2. Give your bad habits a monetary value. If you see every task you do in terms of hourly wage, your productivity will increase immensely.

⚒ Tools for the creator

  • Workflowy is a bullet point note-taking app. It’s great to use if you don’t want to stress over meticulous notes. There’s also an mobile app so you can take notes anywhere you go. Upon sign-up, you get 250 free bullet points to use per month. You can get more space by signing up to Workflowy Pro, which is $4.99 per month. If you use my referral link to join, you’ll get 100 more monthly items free. I get 100 items free as well 😉.

💌 Newsletter Spotlight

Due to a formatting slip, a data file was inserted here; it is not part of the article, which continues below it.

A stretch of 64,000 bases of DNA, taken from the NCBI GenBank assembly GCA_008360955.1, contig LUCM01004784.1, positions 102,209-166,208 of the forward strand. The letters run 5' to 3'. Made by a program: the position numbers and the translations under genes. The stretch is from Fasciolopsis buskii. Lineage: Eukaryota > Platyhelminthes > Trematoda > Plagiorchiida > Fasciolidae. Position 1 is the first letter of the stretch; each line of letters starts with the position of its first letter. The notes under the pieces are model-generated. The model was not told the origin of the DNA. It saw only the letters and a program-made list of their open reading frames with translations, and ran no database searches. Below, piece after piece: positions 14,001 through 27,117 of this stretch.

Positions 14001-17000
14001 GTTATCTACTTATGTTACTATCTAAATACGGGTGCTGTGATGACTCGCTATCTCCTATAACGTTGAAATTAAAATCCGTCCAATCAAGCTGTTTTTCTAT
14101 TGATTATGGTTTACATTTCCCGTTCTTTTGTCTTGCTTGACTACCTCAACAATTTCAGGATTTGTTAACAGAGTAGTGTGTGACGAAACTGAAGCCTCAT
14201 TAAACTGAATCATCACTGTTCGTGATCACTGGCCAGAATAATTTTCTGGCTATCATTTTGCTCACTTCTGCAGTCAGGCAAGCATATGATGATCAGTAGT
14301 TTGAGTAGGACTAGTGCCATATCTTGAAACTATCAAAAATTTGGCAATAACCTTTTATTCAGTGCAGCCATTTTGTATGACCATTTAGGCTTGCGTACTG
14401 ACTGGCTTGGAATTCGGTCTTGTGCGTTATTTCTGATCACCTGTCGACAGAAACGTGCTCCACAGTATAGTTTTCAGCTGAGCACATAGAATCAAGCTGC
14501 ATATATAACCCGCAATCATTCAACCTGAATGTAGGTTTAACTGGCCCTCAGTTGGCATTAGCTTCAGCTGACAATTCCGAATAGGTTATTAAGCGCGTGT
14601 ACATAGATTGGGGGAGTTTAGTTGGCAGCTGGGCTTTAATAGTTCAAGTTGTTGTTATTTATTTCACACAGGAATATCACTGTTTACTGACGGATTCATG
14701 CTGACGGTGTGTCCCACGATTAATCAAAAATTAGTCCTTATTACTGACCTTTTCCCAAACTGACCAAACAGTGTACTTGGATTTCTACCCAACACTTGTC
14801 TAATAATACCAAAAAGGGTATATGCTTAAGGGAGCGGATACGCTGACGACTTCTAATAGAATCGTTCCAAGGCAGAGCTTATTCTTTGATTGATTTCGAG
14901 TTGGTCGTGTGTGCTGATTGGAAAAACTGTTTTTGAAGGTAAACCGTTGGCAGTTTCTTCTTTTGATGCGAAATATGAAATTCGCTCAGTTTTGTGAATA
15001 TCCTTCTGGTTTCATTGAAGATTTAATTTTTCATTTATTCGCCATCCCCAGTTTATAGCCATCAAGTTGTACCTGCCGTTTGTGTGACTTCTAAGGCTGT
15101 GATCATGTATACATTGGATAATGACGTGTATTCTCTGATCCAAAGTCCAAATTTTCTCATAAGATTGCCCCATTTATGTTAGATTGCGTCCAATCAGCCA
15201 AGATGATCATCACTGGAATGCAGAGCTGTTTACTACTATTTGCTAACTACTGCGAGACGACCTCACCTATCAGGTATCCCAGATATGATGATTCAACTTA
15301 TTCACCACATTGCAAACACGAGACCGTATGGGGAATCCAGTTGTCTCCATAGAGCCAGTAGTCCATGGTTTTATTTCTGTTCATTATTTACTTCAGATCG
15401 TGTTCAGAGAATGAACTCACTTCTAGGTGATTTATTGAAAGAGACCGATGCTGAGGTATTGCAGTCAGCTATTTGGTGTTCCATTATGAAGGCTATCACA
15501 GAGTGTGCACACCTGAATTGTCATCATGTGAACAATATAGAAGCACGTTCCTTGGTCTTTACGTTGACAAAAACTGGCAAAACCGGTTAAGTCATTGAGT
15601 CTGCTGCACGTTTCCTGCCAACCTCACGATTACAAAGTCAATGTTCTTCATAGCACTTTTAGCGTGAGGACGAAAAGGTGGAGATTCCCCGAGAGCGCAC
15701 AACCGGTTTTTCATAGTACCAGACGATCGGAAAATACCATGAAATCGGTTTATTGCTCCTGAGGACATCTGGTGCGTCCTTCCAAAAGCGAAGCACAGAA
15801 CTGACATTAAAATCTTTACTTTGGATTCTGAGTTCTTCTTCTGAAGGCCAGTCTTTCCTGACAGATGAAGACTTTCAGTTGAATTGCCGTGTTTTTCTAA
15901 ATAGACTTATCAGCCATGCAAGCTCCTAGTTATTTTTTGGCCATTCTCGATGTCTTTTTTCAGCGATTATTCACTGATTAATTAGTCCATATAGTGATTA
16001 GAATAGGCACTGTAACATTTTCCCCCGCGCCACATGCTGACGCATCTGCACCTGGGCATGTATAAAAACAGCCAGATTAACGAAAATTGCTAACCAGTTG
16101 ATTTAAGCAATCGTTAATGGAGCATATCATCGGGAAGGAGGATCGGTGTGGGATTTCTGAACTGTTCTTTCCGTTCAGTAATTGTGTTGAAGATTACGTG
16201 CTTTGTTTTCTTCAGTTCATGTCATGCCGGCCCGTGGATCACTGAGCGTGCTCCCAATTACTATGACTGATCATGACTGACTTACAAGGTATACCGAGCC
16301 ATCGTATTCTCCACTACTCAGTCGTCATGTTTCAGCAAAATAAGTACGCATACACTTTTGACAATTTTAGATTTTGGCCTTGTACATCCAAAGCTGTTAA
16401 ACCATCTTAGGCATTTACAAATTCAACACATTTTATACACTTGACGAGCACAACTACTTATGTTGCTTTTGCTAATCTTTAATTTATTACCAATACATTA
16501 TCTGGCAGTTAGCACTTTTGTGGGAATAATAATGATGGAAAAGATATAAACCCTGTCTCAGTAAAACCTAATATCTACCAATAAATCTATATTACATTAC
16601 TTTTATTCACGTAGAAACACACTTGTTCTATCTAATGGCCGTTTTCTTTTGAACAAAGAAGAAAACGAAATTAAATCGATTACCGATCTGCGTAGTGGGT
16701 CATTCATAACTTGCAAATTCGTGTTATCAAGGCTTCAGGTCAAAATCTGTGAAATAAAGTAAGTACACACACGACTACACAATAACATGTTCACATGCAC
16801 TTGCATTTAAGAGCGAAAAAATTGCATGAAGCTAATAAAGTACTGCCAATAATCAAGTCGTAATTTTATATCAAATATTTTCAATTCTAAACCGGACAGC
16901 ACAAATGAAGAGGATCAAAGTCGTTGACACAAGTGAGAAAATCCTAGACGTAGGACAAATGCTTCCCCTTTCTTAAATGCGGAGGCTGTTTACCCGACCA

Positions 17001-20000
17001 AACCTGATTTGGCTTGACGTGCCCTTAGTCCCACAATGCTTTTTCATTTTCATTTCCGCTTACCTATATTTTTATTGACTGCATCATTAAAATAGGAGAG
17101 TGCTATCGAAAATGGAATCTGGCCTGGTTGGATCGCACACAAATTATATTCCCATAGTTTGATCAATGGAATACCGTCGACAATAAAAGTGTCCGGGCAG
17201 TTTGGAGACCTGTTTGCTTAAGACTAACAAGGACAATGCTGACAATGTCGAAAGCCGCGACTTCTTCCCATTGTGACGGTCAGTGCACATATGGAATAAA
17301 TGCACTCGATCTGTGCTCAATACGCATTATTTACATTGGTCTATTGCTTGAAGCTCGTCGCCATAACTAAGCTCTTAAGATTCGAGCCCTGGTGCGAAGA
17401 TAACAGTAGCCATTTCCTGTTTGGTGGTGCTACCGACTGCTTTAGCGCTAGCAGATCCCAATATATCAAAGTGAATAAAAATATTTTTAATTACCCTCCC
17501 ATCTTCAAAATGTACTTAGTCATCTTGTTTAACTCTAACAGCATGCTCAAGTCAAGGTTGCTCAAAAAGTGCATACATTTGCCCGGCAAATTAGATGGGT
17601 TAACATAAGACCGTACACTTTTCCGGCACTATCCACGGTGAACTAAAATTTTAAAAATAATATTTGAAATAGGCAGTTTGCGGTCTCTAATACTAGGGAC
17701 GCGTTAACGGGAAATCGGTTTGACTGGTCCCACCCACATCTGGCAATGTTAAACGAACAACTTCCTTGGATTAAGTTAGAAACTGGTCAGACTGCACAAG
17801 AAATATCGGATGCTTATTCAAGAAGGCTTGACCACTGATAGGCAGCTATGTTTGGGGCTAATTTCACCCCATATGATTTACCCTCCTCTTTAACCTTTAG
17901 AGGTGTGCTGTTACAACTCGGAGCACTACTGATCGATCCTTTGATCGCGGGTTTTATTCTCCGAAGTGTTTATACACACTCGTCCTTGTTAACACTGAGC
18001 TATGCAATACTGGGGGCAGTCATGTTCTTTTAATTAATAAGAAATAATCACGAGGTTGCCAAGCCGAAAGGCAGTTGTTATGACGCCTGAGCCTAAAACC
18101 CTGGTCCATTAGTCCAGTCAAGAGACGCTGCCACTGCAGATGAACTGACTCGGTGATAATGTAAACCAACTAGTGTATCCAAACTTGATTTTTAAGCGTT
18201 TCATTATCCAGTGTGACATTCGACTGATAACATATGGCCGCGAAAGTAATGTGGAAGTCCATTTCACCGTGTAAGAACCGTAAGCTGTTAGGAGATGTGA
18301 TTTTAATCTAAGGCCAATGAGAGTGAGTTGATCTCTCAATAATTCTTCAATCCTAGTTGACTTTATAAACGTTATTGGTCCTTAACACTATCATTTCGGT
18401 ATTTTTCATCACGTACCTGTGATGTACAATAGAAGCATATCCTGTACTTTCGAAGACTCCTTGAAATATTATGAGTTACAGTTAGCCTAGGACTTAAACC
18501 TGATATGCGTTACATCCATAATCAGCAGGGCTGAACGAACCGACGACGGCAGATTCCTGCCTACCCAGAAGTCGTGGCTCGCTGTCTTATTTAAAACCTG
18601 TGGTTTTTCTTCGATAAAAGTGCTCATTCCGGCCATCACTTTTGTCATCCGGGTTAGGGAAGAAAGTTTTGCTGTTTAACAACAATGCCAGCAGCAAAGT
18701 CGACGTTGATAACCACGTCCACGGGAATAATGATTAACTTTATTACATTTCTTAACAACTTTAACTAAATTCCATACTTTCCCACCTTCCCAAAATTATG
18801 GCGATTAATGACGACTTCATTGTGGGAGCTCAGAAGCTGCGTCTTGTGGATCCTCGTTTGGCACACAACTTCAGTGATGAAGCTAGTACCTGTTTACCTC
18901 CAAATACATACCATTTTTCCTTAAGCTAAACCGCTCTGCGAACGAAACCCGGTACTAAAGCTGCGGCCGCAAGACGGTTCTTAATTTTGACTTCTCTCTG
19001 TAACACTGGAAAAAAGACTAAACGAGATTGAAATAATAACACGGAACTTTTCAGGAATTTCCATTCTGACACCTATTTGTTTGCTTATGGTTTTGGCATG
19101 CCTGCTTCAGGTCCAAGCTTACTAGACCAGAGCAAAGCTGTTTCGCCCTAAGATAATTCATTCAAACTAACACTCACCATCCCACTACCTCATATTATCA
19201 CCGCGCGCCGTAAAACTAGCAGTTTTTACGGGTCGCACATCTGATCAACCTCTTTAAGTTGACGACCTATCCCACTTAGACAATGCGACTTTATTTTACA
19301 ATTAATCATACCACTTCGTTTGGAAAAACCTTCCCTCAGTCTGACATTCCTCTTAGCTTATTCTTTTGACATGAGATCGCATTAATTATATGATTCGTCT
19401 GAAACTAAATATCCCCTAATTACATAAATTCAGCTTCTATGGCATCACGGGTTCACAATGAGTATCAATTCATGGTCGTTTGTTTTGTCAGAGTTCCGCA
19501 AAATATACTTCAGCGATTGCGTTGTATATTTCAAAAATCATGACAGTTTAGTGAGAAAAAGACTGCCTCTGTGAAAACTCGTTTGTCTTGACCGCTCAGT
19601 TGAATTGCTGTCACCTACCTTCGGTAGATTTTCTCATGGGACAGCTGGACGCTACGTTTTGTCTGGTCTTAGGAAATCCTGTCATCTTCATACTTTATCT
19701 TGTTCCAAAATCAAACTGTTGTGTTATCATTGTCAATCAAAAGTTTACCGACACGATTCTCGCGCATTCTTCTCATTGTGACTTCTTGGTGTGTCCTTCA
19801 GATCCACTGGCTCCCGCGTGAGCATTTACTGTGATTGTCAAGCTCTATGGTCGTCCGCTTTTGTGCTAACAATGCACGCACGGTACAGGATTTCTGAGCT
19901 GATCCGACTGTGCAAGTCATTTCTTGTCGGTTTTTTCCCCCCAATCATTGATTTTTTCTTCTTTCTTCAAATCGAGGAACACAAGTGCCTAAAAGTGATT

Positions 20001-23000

The sample: A newsletter crafted just for you

Every day (or week), The Sample sent a newsletter based on your preferences. You can then rate the recommendation from 1 - 5 star. From this, the AI will learn to better match your interests in the future. A pretty cool way to discover newsletter you love.

Join & get a random pick from 300+ newsletter here.

💕 Other cool things I learn

  • Being a contrarian doesn't mean you are being smart. (in Mindf*ck Monday #28) To break unconventional wisdom, you must first understand it, otherwise you're just being an asshole. 

  • 2 new terms I learned this week in Tips for Unrelenting Newsletter by Nate Zeisler: Agency and Structure. Agency is the thought and action you take to exert your power. Structure is social factors that affect your thought and action as an individual. When you choose to work on your passionate project, it's an agency. Meanwhile, the environment, circumstance, or people that influence your decisions are the structure. A of either of the two can lead to a life crisis. Learn more in this interesting read on career flexibility and stability